The arguable birthplace of gourmet hamburgers—not to mention an adventurous hamburger sundae—shuttered at Van Ness and Pacific in 1987, but Hippo will remain seared in locals' minds as a smorgasbord of wild times in San Francisco.
When entrepreneur Jack Falvey opened the harlequin restaurant in 1950 in an abandoned Safeway, he already had a parade of animal-branded businesses in the city, including Monkey Inn, Crocodile Casbah and Giraffe Bar. As former Hippo employee Mark Ritchie tells it, Falvey was a rare breed himself, with bulging eyes like a goldfish and flowing white hair.
Ritchie says Falvey was a fixture in the social scene, and he and his parents ran in the same circles (Ritchie, 57, now owns his dad's real estate firm, Ritchie Commercial).
Falvey hired a local artist to create the hippo logo and 20-foot-tall murals inside, accented by loads of stripes and awnings, and his own antics mirrored those inside his circus-themed restaurant: His nearby office doubled as a private men's party club, and Ritchie remembers finding rolled joints upstairs in the Falvey home while babysitting Jack's son, Tim Falvey.
Back then, gourmet hamburgers didn't exist, and Falvey was one of the first to slather on sauces and serve them open-faced. Unfortunately, some of them got sauced on the sauce:
Tim says the Bourbon Burger was "good, until the cook started to drink all the bourbon."
One of the oddest concoctions was the hamburger sundae, a hot "nudeburger" smothered with ice cream and topped with hot fudge, nuts, a cherry, and a pickle. ("Don't knock it if you haven't tried it," instructed the menu.) Ritchie remembers lots of boys ordering it as a dare. Another carnivorous option: The Welshburger, which was "knee-deep in a robust rarebit blended from aged cheddar and draft beer."
At any given time, 50 different hamburgers were offered on the menu. A gigantic open grill, under a copper hood, could cook hundreds of burgers simultaneously. The meat was ground and delivered by Sunlight Butcher, and trimmings from steaks were cut into the hamburger meat to get the right fat content, reveals Tim. On any given day, patrons at the 280-seat restaurant easily gobbled down several thousand pounds of meat, he says.
By today's standards, Ritchie guesses Hippo would be one of the top-grossing restaurants in the city, pulling in $8 million in revenue (prices would have "1s" in front of them today, he says). As a joke, the offerings included a $1,000 Encounterburger (Star Wars was the rage at the time), "served with the force" and "about as sexy as R2-D2," according to the menu.
Plates resembled ceramic but were plastic, because so many got thrown around the quick-turning orange and black formica tables. The black carpet, made up of squares, was frequently replaced to erase the smoke smell.
The scene was a cross-pollination of customers: "You could be sitting next to a mayor on one side and a lunch-bucket kind of guy on the other," says Tim. The staff was also a vast cast of characters.
Jack had a knack for giving serious ex-convicts a leg up and would hire them, often as cooks. (That program soon ended after one took an axe off the wall and chased the manager up the street, says Tim.)
Also on the payroll: a sprinkling of teen boys from rich Pacific Heights families.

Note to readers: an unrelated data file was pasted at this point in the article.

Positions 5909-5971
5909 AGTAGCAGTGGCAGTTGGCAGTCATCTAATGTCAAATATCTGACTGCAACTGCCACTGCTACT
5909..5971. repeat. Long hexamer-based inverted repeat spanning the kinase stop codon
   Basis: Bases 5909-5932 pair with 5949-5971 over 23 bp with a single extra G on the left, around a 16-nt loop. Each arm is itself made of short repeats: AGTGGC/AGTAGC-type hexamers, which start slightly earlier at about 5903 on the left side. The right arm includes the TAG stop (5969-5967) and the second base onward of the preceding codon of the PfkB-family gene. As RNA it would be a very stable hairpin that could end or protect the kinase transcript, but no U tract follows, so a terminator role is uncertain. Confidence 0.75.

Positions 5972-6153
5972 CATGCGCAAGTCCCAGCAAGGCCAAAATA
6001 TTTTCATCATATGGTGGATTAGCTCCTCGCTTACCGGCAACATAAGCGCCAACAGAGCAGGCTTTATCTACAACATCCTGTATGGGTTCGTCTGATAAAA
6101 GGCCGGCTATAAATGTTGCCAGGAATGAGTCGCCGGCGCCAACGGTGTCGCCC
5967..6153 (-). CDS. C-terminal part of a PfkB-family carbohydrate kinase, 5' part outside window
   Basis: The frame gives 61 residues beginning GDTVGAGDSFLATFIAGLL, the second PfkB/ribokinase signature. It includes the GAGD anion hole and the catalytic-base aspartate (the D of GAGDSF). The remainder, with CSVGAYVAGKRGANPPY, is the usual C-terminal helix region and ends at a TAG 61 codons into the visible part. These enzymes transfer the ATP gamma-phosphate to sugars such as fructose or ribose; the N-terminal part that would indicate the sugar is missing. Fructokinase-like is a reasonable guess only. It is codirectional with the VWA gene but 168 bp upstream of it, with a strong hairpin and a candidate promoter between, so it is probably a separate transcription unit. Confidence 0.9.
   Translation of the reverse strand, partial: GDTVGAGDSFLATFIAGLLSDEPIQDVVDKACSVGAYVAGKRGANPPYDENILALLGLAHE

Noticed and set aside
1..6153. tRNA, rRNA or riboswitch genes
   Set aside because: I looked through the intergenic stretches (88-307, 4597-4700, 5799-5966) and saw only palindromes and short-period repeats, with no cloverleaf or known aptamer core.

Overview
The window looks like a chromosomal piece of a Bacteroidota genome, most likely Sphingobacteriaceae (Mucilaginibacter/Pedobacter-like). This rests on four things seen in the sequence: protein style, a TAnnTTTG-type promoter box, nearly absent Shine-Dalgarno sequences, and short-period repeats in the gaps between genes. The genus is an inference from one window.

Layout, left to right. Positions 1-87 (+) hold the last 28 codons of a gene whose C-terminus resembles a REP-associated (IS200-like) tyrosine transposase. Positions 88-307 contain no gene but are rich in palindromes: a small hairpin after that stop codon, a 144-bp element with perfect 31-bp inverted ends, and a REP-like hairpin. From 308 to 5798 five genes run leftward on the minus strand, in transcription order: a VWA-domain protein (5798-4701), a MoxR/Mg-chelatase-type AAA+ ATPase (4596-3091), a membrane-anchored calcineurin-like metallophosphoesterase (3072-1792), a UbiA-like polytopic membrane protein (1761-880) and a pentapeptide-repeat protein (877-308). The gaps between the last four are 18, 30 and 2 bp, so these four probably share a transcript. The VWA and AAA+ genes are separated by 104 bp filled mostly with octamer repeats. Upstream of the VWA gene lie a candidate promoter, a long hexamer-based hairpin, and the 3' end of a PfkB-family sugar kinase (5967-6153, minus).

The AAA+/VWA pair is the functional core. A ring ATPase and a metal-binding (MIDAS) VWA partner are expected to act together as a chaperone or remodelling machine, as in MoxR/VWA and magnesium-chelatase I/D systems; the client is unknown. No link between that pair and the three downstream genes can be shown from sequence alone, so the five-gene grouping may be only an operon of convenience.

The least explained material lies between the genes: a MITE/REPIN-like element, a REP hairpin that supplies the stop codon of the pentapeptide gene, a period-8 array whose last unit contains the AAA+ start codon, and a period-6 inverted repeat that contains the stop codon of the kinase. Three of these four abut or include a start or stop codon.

Ritchie was one of them, and pulled out all the stops to land a coveted summer job at Hippo. While at boarding school, Ritchie sent Jack a postcard fibbing about his age (14 at the time), and landed the gig. His experience that followed summed up the no-rules, free-for-all society of the day.
Ritchie worked the 8 pm-4 am shift by age 15, borrowing his sister's car to drive from his Presidio Terrace house and parking illegally in the red zone on the street.
His roles ran the gamut, including busboy, dishwasher, prep cook, cashier and host. "I learned to be quick on my feet and deal with the public," he says.
Tim got into the biz even younger, at age eight, over Christmas vacation, when his dad told the head busboy to "put him to work." Tim walked away that day with five bucks and "was hooked." He worked off and on until Hippo closed, joking his first ten jobs ranged from bussing tables to managing the restaurant.
The scene changed drastically by the hour. Early in the day, Hippo served mostly families, and was the place to celebrate a kid's birthday, Ritchie recalls. As the night went on, a line formed for the 2 am bar rush. In those days, Polk Street was a tougher area, and transvestites, hookers, cops, judges and the political crowd all rubbed shoulders. During the police strike of 1977, Hippo was held up twice by armed robbers.
In the early 1980s, Jack hung up his hat and Tim took over, while still in college. But running Hippo simply wasn't what he intended to do for the rest of his life, he says. (He dabbled in politics, and now owns local property management firm Hanford Freund.)
When Hippo was finally put down in 1987, the blowout closing party spanned three nights. The giant 3-D hippo went extinct with the shutter (a potential adoption at an ad museum fell through, and it was demolished). The space has since housed a Gap, a Hollywood Video, and now, a CVS. Aside from the crazy memories, all that remains of Hippo are menus, trinkets, buttons, T-shirts, and a Hippo cookbook on Amazon.
As for Tim Falvey, he stopped eating meat about six months ago. "I'd already eaten enough hamburger meat by age 10 to last me a lifetime," he says.